After a series of defeats for both front-runners, Hillary Clinton and Donald Trump on Tuesday won big in the New York presidential primary for their respective parties.
Media outlets declared Trump the winner over his rivals Sen. Ted Cruz (R-Texas) and Ohio Gov. John Kasich shortly after polls closed in the state at 9 p.m. Clinton was declared the winner over her competitor Sen. Bernie Sanders (I-Vt.) less than one hour later.
With 99 percent of precints reporting on the Democratic side, Clinton, who represented New York as a U.S. senator, won 57.9 percent of the vote compared to the 42.1 percent won by Sanders even though the Vermont Independent was born in Brooklyn. With the same amount of precincts reporting on the Republican side, Trump, who claims New York as his home state, won 60.5 percent of the vote compared to the 25.1 percent won by Kasich and the 14.5 percent won by Cruz.
The New York primary was considered crucial for both front-runners after a series of setbacks and should inject momentum into their campaigns as the primary season continues. On the Democratic side, a mother lode of 247 delegates were on the table, while New York yielded 95 delegates for Republican candidates.
Speaking to supporters after polls closed, Clinton seemed to make a direct appeal to Sanders’ supporters as she said: “There is much more that unites us than divides us.”
“We started this race not far from here on Roosevelt Island pledging to build on the progressive tradition that’s done so much for America from Franklin Roosevelt to Barack Obama,” Clinton said. “And tonight, a little less than a year later, the race for the Democratic nomination is in the home stretch and victory is in sight.”
In his victory speech in Manhattan, Trump credited his win with frustration felt by many Americans and looked ahead to states in the upcoming primaries.
“We expect we’re going to have an amazing number of weeks because these are places and they’re in big trouble, they’re in big trouble,” Trump said. “When you look at Pennsylvania, when you look at Indiana, when you look at Maryland and Rhode Island and so many places, we have problems everywhere you look. We are going to solve those problems, and one of the big problems is the economy and jobs, and that is my wheelhouse.”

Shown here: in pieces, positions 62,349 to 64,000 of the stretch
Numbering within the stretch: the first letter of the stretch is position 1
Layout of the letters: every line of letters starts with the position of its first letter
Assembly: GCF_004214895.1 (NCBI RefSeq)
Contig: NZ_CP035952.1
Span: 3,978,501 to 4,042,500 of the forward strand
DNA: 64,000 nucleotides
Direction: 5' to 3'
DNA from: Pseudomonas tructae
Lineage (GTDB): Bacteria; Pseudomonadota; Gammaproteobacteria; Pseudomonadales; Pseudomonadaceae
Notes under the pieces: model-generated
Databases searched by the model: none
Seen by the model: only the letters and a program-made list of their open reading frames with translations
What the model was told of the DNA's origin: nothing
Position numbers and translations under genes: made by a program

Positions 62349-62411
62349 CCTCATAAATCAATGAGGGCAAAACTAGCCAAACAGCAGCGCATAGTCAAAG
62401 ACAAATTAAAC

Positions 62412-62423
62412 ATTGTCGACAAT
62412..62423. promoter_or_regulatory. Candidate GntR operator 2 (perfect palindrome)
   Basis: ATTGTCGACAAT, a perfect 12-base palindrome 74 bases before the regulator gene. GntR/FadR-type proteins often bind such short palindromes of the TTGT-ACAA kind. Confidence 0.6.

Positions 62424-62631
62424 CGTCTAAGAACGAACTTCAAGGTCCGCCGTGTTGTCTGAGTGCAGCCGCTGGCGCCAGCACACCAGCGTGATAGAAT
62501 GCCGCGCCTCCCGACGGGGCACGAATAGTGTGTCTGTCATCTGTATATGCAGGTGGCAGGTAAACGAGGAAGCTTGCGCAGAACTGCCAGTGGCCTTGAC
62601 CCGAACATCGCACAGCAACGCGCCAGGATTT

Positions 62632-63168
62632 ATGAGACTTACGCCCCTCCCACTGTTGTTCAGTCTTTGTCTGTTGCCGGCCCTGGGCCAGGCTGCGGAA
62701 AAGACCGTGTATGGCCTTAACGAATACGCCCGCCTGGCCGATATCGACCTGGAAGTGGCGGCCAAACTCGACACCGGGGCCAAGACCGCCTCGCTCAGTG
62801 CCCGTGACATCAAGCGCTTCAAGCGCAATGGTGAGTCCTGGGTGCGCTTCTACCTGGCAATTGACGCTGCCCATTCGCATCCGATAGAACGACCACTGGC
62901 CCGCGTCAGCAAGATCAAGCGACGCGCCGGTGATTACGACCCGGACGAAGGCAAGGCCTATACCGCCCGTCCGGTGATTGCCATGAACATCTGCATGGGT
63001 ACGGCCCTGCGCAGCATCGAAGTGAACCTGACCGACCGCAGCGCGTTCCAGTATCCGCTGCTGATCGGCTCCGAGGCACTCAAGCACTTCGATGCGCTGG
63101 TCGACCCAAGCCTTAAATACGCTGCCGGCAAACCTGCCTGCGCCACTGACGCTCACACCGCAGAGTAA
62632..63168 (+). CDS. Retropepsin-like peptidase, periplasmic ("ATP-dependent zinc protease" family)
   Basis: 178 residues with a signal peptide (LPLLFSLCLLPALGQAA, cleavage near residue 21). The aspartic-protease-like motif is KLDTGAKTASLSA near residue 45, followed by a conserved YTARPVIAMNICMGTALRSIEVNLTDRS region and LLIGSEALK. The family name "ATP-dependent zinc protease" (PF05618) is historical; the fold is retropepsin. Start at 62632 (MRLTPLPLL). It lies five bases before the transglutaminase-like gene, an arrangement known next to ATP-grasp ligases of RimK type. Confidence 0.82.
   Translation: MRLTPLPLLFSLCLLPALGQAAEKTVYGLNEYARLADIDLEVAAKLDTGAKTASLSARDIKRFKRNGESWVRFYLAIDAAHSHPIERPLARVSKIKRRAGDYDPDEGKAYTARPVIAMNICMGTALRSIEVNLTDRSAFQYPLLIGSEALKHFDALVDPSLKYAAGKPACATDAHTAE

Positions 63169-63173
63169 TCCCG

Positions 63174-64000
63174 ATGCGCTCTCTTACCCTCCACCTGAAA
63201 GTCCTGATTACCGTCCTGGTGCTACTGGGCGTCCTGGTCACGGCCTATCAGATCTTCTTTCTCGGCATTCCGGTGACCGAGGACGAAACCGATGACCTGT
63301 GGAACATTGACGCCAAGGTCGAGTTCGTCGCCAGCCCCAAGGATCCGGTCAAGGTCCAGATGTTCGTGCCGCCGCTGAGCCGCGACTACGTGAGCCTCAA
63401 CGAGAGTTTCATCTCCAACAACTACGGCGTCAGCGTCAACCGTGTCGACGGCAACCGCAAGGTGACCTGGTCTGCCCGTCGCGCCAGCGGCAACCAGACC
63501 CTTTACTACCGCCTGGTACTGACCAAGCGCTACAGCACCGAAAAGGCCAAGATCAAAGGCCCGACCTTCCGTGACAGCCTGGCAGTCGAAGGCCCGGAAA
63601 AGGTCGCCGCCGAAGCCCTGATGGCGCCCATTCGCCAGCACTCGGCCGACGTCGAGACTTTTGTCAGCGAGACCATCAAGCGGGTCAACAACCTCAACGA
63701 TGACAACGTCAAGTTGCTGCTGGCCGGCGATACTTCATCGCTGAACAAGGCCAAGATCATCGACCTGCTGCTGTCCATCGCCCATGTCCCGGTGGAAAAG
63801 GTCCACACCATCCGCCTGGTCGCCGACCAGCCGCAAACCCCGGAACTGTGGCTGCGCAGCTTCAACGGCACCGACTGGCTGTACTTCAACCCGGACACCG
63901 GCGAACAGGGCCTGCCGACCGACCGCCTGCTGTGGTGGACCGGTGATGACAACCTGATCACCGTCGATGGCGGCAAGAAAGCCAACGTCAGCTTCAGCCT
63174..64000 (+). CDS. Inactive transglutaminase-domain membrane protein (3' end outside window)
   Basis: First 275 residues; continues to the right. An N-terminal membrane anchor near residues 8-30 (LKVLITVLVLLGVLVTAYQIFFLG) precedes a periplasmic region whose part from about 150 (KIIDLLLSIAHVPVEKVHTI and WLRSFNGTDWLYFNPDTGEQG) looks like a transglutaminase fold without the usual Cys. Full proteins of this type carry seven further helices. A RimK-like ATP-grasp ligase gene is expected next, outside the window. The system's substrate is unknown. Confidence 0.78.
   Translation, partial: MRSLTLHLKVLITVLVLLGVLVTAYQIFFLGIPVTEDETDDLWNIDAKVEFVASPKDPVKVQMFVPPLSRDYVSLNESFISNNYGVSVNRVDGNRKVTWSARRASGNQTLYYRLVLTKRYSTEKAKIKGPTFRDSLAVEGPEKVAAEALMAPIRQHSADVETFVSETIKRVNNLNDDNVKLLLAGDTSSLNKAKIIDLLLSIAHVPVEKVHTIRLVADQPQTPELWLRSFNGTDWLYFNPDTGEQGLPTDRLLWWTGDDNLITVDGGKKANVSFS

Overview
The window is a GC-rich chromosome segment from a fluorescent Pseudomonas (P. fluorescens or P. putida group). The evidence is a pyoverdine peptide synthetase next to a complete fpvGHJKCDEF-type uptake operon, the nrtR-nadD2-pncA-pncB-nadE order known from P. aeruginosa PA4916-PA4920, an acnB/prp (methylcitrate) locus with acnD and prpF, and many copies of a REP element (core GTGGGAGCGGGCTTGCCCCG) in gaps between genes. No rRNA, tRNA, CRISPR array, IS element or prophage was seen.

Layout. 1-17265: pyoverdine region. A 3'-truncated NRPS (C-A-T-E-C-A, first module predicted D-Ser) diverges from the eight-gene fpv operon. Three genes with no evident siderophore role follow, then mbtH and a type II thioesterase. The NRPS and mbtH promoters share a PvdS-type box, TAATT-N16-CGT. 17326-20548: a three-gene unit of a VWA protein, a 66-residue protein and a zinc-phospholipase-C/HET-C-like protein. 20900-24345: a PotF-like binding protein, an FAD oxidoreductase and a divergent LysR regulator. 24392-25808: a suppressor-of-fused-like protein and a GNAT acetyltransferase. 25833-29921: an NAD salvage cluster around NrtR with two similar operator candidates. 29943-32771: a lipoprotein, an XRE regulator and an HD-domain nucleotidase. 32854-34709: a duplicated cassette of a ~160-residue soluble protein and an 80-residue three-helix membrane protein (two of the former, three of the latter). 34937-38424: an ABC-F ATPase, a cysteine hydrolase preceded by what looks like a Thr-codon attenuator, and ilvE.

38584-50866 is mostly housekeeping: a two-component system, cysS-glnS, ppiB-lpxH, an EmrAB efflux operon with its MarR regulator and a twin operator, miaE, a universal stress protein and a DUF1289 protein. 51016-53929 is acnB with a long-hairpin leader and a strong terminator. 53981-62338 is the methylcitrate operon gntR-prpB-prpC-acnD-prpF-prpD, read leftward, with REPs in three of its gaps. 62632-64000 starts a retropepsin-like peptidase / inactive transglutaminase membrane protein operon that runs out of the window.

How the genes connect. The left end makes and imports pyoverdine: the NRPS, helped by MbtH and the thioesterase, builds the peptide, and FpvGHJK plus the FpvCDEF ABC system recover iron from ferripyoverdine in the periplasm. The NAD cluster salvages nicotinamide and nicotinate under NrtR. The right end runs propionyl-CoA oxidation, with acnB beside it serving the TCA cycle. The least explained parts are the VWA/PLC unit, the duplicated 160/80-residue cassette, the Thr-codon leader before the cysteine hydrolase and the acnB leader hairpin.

Clinton’s win makes up for a string of losses in seven other Democratic contests where Sanders was the victor. With a nearly 16-point loss in New York, Sanders seems even more unlikely to make up the delegates he needs to secure the Democratic nomination.
Prior to his massive win in New York, Trump faced setbacks because of losses in Colorado and Wyoming. Republicans allied with other campaigns were named as his delegates in Michigan, Iowa and South Carolina, making it unlikely they would continue to support him during the Republican National Convention if he doesn’t win on the first ballot.
Richard Socarides, a gay New York City-based Democratic activist and Clinton supporter, attributed what he called a “big win for Hillary in the Big Apple” in part to her support among the LGBT people.
“There is a lot of enthusiasm for her within New York’s LGBT community and it looks like a lot of us came out to support her,” Socarides said. “She was at the LGBT Center near Stonewall yesterday and the crowd was ecstatic. She is clearly connecting with LGBT Americans and they are responding.”
Roberta Kaplan, the New York-based lesbian attorney who successfully litigated against the Defense of Marriage Act before the U.S. Supreme Court, said Clinton’s victory in New York makes sense.
“I’m thrilled, but not surprised,” Kaplan said. “While we New Yorkers can be a tough bunch, we are fiercely loyal and there is no one who has worked harder for New Yorkers or who reflects our New York values more than Hillary Clinton.”